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Tradition

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  • Richard K. Futrell
    Randall, Thanks you so much for that tidbit on the bias in the NIV translation. I wasn t aware of that (but then I don;t use the NIV as my primary
    Message 1 of 2 , Oct 12, 2011
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      Randall,

      Thanks you so much for that tidbit on the bias in the NIV translation. I wasn't aware of that (but then I don;t use the NIV as my primary translation).

      Here's some stuff I taught in a midweek class a while back on "tradition."


      Christian worship is supposed to be traditional, if we understand “tradition” as the Bible uses the word. For God in His written, revealed Word requires it!

      But first, let look at the places where “tradition” is looked down on in the Bible (as that seems to be what we know the most about).

      - “Why do Your disciples break the tradition of the elders? For they don't wash their hands before they eat.” Jesus replied,, “And why do you break God's commandment because of your tradition?” [Matthew 15:2-3) (See also Mark 7, which is the parallel. These two passages are the only places in the Gospels were paradosis is used.)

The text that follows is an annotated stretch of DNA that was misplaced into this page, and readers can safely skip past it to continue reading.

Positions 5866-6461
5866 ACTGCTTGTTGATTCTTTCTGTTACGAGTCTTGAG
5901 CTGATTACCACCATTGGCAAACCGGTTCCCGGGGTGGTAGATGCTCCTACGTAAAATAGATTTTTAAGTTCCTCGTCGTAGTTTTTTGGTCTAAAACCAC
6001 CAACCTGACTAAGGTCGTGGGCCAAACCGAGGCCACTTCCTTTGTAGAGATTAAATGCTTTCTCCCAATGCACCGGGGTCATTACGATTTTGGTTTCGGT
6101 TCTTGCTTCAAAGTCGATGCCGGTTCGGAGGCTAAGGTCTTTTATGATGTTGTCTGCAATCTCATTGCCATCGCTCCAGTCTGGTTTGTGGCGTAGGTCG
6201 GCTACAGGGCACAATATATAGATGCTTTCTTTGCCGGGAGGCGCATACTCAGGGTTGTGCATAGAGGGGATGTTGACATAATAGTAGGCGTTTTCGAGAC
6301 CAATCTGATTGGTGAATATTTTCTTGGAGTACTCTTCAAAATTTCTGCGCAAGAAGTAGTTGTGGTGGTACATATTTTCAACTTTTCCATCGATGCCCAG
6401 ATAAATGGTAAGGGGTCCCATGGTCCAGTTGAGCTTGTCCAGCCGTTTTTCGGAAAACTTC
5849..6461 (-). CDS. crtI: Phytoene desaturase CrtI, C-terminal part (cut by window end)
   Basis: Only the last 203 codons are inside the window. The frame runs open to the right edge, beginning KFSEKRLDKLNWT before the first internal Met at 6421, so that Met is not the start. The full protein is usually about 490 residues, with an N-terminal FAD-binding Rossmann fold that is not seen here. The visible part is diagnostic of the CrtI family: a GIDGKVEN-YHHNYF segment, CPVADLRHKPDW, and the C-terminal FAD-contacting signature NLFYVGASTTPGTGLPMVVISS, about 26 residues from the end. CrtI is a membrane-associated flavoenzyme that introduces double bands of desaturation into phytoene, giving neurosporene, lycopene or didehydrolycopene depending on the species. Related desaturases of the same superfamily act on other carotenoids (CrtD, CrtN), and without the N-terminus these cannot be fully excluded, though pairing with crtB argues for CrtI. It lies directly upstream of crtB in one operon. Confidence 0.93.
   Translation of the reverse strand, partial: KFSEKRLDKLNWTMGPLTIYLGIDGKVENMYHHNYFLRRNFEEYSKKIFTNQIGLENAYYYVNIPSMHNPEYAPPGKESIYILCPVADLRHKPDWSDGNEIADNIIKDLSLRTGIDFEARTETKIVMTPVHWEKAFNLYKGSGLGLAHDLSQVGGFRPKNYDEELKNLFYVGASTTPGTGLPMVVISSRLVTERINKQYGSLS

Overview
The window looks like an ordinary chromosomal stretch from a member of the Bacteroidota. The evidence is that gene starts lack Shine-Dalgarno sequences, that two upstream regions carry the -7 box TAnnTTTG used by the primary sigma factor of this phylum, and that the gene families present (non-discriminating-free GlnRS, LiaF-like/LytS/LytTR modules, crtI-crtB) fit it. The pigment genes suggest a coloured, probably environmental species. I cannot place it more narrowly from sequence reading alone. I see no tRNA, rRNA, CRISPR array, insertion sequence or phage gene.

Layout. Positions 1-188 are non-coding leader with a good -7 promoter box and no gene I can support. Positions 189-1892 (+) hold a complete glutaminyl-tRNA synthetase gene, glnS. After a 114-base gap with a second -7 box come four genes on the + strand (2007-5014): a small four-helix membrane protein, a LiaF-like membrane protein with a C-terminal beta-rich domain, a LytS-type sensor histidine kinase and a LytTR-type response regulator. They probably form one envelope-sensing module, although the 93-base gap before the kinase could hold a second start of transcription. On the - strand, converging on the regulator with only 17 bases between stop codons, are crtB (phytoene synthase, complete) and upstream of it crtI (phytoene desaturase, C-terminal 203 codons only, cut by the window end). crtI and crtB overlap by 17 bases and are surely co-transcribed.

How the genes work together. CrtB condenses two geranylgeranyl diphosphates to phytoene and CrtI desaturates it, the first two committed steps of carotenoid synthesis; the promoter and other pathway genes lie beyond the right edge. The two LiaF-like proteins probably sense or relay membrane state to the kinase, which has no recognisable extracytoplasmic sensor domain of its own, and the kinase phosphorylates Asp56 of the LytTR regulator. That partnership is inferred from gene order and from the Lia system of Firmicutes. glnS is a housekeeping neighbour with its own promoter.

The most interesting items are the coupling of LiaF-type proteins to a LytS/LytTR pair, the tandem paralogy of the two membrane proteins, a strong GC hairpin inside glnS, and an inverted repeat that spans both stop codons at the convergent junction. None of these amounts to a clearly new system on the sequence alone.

Similarly Paul is in two places critical of tradition:

      - Galatians 1:14: Paul mentions that before he was a Christian, he was extremely zealous for the traditions of the Jewish fathers.

      - Colossians 2:8: Paul distinguishes between human traditions and Christ: “Be careful that no one takes you captive through philosophy and empty deceit based on human tradition, based on the elemental forces of the world, and not based on Christ.”

      These are the only negative mentions of tradition in the New Testament!

      The Greek verb paradidomi often means “hand over, arrest.” The verb is used of Judas, often translated as “betray,” because his betrayal was in “handing over” Jesus.

      But “handing over” is also used positively:

      - The Father “hands over” all things to His Son (Matthew 11:27).

      - In the Parable of the Talents, the goods of the kingdom are “entrusted” to stewards. God has entrusted us with those goods. That’s why we are not supposed to bury them (as did one of those stewards), treating them as something unimportant.

      - Luke 1:2: Eyewitnesses and ministers of the Word have “traditioned”--that is, delivered--the things of Jesus to others.

      - In John’s Gospel, the verb “tradition” is always used to refer to Jesus being betrayed or handed over to soldiers, except for 19:30, where Jesus nods His head and “hands over” His Spirit.